UK: Health sector data protection audits highlight areas for improvement

An Information Commissioner’s Office report today gives a snapshot of organizations providing secondary health care and how they are complying with the Data Protection Act.

The report summarises key findings from 19 audits carried out primarily with NHS Trusts by the ICO. The audits looked at how personal data is handled by the organization, and fit alongside NHS information governance guidelines. The organizations voluntarily agreed to work with the ICO to identify good practice and, where necessary, improve procedures relating to the handling of personal data.

The audits found:

• All the organizations had data protection policies and procedures in place, though compliance with the policies wasn’t always effectively monitored, for instance through spot checks.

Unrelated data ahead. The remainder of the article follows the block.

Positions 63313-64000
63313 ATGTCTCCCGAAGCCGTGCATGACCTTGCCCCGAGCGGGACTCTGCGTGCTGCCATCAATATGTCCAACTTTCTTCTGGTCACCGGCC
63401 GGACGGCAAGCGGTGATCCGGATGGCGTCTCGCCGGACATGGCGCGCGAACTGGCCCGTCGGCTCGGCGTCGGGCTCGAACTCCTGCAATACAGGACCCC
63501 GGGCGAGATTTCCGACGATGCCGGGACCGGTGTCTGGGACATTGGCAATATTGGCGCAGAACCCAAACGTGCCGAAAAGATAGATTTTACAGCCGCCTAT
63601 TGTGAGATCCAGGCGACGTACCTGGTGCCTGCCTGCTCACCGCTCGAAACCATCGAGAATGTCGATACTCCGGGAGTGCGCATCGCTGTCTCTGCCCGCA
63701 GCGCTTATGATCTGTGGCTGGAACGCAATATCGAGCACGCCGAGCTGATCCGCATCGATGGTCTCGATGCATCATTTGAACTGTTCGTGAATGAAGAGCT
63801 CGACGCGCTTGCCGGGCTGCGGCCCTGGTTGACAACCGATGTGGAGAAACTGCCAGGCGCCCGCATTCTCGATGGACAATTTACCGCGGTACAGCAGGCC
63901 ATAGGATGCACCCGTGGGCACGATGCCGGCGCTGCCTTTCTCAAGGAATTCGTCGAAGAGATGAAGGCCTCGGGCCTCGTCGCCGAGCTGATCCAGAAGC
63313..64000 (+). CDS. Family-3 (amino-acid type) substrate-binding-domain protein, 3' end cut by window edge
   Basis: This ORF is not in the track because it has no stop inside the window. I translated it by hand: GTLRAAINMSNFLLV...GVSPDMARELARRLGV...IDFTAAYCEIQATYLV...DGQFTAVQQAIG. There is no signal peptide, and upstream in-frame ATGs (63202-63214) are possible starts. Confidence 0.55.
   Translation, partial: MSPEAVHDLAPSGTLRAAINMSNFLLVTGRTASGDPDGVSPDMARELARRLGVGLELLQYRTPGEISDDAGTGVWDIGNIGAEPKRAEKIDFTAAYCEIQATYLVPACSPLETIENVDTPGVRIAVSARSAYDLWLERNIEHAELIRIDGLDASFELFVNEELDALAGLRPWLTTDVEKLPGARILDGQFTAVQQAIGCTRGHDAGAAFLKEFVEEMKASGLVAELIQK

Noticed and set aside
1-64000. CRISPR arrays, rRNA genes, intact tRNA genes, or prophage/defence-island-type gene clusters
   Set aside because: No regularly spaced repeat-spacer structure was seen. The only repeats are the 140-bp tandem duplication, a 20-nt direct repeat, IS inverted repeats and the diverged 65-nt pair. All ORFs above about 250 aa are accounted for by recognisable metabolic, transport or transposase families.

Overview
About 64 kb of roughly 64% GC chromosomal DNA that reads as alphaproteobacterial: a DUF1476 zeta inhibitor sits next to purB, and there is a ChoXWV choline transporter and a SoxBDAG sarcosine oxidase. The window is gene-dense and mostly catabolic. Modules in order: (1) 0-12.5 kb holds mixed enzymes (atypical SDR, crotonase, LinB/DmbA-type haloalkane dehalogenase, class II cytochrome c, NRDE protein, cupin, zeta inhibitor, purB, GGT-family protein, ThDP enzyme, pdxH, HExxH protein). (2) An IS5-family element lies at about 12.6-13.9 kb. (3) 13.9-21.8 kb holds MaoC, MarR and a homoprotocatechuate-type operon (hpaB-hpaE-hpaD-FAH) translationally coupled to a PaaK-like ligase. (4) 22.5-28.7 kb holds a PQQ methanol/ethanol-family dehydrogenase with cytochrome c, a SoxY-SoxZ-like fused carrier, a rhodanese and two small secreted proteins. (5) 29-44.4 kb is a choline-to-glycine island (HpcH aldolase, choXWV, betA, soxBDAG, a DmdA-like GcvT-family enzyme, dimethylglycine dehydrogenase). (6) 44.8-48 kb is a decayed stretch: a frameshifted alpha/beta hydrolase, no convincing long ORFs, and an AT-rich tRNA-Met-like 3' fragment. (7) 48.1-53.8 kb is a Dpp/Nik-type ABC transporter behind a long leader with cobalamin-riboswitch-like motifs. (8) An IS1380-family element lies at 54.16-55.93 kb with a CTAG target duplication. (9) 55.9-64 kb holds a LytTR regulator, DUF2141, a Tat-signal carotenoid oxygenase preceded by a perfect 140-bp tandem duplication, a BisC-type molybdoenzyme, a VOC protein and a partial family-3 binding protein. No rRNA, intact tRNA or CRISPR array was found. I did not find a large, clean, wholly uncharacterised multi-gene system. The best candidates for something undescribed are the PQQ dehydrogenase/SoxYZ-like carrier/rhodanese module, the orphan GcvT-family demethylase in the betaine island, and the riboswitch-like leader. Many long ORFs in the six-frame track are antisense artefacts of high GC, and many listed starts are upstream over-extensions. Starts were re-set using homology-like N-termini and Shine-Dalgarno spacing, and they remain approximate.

• All the organizations had a system in place to track health records, though some did not conduct audits for missing files. The physical security of records also varied, with concern raised particularly around unlocked trollies used for moving files.
• There was also a lack of simple password controls, notably forcing regular password changes.
• Some organizations had little in the way of fire or flood protection in place for paper records.
• All organizations had appropriate information governance related risk registers and risk assessments that were regularly reviewed.
• Concern was raised around the use of fax machines for sending personal information, given the human error associated with using a fax machine.

Before three of the audits, staff were surveyed about their awareness of data protection policies. 88 per cent of staff had read and understood the policy in place within their organization, and 94 per cent had completed data protection training within the previous year.

Download the report (pdf)

SOURCE: Information Commissioner’s Office

About the author: Dissent

Comments are closed.